RCA Pavilion

RCA's pavilion resembled a cluster of white and copper drums. While it had several exhibits, it primarily served as the fair's official Color Television Communications Center. Inside a ramp lead to the second floor where visitors, looking through a glass wall, could see the television studio below. There was always something taking place in the studio; a show being broadcast live, a taping, a rehearsal or a stage being set. From the ramp visitors could all observe a director and technicians working in the control room.

RCA pavilion.

The center was linked via closed circuit to 250 television monitors located around the fairgrounds, and a completely equipped color mobile unit supplied coverage of news and special events. Televised over the monitors were announcements and film clips filled with facts about the Fair, and short six minute segments of points of interest on the grounds. Lost children were brought to the studio and put on television so worried parents could find them.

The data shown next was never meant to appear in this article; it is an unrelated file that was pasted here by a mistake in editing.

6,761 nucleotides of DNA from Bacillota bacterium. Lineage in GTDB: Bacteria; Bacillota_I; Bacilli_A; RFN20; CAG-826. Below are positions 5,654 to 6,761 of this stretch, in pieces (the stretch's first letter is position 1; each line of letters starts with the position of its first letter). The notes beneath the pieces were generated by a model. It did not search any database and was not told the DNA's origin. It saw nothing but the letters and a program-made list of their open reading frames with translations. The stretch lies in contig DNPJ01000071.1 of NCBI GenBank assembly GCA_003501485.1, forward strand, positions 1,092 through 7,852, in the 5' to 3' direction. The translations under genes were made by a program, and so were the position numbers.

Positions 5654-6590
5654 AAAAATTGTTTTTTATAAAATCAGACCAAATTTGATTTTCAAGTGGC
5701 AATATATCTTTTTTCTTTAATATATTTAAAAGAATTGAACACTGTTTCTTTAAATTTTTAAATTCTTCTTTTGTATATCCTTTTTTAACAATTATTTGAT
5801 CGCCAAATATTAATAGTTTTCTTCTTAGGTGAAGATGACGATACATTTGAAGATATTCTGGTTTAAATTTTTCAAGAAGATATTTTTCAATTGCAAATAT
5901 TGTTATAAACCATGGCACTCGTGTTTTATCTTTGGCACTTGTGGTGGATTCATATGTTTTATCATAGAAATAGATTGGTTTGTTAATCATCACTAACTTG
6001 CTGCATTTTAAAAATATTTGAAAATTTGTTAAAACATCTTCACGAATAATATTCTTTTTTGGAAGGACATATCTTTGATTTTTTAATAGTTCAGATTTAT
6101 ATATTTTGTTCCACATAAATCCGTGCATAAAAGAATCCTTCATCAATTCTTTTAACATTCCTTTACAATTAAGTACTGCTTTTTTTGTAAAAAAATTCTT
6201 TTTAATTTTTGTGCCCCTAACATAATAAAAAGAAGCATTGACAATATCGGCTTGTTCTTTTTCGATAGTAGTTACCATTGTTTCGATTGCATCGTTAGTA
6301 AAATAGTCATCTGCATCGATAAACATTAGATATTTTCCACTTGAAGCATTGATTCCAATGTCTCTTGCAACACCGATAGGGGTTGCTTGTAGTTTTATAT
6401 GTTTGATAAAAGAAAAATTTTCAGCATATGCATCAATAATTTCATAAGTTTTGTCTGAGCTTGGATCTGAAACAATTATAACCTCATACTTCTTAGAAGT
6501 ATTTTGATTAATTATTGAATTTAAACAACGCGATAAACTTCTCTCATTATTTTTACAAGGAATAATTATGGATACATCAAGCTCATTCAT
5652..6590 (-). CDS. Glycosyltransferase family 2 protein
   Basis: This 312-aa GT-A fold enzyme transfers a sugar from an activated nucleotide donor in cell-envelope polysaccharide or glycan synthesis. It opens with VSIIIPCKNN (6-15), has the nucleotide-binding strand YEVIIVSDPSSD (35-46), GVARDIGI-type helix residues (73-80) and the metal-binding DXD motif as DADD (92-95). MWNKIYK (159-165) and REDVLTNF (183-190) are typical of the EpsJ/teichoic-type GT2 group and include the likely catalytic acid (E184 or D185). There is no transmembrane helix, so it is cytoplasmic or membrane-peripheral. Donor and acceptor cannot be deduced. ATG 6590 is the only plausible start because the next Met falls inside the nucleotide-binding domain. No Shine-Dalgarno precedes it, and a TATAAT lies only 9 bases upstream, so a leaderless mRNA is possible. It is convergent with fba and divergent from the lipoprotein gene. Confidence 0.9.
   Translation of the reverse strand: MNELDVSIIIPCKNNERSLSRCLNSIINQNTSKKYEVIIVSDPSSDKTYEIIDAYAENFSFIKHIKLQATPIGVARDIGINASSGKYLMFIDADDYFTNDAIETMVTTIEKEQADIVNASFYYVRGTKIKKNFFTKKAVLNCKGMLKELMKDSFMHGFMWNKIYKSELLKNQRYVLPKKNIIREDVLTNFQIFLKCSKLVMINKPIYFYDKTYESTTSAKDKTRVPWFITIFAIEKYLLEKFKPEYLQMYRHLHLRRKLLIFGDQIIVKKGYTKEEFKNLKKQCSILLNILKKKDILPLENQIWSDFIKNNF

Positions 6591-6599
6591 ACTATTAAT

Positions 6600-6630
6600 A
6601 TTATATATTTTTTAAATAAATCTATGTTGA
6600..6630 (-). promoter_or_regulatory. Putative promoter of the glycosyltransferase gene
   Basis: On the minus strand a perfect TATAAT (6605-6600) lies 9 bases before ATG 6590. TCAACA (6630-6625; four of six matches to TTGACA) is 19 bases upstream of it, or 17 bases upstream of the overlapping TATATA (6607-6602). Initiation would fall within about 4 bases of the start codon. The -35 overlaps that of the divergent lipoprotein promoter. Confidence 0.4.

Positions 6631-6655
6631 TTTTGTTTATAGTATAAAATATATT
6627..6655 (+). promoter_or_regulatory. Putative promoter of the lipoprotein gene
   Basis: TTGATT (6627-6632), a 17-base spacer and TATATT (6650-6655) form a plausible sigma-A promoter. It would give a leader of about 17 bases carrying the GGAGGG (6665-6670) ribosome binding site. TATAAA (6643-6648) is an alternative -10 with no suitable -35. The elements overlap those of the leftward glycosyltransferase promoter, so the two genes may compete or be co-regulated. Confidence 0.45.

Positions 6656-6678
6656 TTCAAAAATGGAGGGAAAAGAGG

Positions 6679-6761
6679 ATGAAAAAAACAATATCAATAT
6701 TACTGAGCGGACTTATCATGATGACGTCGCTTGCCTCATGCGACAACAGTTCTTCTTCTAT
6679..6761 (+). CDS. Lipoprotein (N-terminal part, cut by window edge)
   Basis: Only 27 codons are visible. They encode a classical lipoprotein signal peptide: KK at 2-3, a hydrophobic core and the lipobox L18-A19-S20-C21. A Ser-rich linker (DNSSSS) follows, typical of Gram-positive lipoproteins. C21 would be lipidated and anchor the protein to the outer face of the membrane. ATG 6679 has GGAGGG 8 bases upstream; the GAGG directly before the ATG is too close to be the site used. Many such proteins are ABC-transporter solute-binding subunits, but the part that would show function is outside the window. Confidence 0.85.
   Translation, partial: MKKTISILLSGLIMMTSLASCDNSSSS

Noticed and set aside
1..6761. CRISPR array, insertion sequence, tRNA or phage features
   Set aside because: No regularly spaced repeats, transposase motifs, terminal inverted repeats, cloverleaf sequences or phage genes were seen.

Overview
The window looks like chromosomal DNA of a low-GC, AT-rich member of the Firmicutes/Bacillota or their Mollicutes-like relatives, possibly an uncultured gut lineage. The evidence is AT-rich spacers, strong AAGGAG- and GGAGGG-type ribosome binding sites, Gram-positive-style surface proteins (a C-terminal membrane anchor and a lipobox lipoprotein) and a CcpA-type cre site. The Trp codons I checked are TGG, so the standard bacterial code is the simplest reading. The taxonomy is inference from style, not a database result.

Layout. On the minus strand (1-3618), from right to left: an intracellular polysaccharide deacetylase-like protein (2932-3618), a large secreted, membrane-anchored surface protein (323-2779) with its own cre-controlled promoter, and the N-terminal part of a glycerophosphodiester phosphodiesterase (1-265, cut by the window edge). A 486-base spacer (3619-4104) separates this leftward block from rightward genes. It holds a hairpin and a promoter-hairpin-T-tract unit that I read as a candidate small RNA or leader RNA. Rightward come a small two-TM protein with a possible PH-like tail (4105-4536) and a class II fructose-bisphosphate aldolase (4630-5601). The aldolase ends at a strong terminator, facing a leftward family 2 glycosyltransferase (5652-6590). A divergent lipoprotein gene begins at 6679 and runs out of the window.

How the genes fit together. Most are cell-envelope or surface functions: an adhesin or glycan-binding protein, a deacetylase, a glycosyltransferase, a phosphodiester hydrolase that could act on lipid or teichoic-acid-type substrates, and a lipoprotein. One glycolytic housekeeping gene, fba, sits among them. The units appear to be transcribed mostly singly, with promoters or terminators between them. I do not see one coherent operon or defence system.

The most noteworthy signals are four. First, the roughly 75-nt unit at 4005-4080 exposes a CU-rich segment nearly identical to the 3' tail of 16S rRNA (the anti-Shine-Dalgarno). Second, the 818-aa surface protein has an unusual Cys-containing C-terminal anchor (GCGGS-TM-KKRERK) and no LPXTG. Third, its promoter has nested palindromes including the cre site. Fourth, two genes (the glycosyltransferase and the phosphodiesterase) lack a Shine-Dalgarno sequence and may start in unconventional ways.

The pavilion also featured two small lounges which showed identical 15 minute sound-slide presentations. It described the history of music recording.

Entrance to the RCA pavilion.

Copyright © Jeffrey Stanton 1997
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